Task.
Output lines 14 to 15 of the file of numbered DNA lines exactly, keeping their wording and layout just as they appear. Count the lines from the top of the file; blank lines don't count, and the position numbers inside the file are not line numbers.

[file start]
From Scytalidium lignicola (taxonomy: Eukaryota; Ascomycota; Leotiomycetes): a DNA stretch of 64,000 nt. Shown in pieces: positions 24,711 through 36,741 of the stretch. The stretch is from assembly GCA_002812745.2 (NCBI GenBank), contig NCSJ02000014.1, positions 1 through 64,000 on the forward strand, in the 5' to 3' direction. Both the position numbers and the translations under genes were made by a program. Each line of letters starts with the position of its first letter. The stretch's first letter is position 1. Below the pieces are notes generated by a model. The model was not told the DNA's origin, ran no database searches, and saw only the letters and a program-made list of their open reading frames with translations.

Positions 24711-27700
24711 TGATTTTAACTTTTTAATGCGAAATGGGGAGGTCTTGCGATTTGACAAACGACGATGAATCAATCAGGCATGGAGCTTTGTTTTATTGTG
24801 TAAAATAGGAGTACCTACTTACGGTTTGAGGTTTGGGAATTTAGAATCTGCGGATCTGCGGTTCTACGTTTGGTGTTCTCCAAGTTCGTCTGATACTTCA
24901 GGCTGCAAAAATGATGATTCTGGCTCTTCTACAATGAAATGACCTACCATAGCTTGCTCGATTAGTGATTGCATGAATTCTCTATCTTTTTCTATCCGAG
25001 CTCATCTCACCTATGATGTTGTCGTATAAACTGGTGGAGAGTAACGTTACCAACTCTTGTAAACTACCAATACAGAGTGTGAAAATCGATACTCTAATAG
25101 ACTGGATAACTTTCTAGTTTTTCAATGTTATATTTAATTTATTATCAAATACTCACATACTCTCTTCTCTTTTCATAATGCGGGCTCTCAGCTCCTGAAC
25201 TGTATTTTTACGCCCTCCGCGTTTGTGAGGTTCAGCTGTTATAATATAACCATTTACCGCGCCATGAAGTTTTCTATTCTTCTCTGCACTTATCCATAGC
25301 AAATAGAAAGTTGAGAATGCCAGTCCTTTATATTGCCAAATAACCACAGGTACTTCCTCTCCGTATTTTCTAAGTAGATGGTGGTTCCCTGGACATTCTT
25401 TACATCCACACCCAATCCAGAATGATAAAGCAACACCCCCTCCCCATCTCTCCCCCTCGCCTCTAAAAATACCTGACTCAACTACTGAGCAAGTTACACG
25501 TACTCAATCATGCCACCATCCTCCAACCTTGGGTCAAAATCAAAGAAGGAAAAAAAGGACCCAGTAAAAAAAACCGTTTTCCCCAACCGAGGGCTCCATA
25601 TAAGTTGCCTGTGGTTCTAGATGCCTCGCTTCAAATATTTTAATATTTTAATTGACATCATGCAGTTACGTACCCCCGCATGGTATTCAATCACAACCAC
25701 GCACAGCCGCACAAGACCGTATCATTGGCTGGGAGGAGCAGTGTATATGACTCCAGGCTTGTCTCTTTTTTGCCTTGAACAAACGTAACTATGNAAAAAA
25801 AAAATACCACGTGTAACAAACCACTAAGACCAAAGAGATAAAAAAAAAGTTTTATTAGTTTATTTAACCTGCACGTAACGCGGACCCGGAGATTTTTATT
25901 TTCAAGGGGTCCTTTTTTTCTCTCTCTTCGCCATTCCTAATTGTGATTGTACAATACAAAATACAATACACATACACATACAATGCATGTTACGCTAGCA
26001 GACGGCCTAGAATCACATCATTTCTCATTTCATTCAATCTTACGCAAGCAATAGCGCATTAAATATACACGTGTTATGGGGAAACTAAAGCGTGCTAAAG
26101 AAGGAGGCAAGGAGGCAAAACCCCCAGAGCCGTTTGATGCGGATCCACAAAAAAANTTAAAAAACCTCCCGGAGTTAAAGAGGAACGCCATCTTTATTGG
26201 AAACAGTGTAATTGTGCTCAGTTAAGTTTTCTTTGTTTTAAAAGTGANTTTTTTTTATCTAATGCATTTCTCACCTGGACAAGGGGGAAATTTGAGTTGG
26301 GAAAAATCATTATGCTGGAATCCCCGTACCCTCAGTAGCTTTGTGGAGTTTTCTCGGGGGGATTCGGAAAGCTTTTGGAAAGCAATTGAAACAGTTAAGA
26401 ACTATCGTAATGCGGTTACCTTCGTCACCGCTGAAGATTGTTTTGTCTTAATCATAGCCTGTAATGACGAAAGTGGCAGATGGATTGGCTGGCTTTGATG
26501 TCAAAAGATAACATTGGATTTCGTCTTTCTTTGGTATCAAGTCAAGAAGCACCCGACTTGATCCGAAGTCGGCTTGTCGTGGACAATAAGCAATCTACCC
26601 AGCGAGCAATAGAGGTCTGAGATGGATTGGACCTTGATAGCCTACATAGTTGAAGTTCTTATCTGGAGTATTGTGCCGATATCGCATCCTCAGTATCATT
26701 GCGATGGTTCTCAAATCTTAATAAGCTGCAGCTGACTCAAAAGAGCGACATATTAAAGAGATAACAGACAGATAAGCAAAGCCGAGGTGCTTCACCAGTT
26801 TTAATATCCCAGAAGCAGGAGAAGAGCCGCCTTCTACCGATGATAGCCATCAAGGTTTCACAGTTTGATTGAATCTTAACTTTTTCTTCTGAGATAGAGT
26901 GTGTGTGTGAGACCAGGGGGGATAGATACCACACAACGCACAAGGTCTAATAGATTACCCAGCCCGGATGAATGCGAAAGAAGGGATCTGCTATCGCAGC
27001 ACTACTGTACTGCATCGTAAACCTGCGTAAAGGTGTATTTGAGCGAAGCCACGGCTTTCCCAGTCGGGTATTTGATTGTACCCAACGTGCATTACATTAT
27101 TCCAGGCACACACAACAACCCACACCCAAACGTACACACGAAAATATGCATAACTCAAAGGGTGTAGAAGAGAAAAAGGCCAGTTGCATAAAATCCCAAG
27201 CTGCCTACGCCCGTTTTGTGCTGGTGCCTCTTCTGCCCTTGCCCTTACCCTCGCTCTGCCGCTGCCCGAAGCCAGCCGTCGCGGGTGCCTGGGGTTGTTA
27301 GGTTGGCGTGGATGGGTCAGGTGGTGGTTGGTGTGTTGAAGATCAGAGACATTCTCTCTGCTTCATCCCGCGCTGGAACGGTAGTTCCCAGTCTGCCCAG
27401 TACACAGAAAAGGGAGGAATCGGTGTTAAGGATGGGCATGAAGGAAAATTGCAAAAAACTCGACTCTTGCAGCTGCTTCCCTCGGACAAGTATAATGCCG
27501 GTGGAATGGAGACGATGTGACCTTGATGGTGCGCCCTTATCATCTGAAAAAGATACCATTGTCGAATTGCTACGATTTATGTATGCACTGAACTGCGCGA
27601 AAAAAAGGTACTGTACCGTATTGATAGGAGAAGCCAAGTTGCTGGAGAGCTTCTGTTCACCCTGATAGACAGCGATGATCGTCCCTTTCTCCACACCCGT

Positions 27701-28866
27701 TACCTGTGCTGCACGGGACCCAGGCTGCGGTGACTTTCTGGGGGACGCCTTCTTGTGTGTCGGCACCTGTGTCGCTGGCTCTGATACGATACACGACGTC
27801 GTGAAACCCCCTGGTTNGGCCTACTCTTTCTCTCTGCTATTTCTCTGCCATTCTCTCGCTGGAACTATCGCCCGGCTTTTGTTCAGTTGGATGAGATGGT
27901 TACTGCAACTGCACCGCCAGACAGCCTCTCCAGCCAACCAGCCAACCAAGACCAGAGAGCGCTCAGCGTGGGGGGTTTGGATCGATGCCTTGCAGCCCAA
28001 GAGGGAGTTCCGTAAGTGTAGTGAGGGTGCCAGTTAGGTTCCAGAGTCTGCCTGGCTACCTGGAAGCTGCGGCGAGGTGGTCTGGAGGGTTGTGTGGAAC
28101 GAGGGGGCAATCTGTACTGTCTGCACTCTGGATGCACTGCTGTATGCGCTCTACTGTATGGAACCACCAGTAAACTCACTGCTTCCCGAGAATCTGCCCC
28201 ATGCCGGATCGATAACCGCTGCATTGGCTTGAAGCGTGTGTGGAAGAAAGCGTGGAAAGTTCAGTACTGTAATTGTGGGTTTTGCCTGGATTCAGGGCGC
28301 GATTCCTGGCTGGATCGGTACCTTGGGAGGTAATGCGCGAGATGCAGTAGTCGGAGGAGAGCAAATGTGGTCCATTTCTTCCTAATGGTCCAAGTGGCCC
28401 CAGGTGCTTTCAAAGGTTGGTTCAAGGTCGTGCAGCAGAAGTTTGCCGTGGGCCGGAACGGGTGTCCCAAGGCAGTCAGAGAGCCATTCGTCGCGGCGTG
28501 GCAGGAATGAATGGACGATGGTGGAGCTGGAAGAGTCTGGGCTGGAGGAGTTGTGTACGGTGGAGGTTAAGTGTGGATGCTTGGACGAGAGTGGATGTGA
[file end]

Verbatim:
25801 AAAATACCACGTGTAACAAACCACTAAGACCAAAGAGATAAAAAAAAAGTTTTATTAGTTTATTTAACCTGCACGTAACGCGGACCCGGAGATTTTTATT
25901 TTCAAGGGGTCCTTTTTTTCTCTCTCTTCGCCATTCCTAATTGTGATTGTACAATACAAAATACAATACACATACACATACAATGCATGTTACGCTAGCA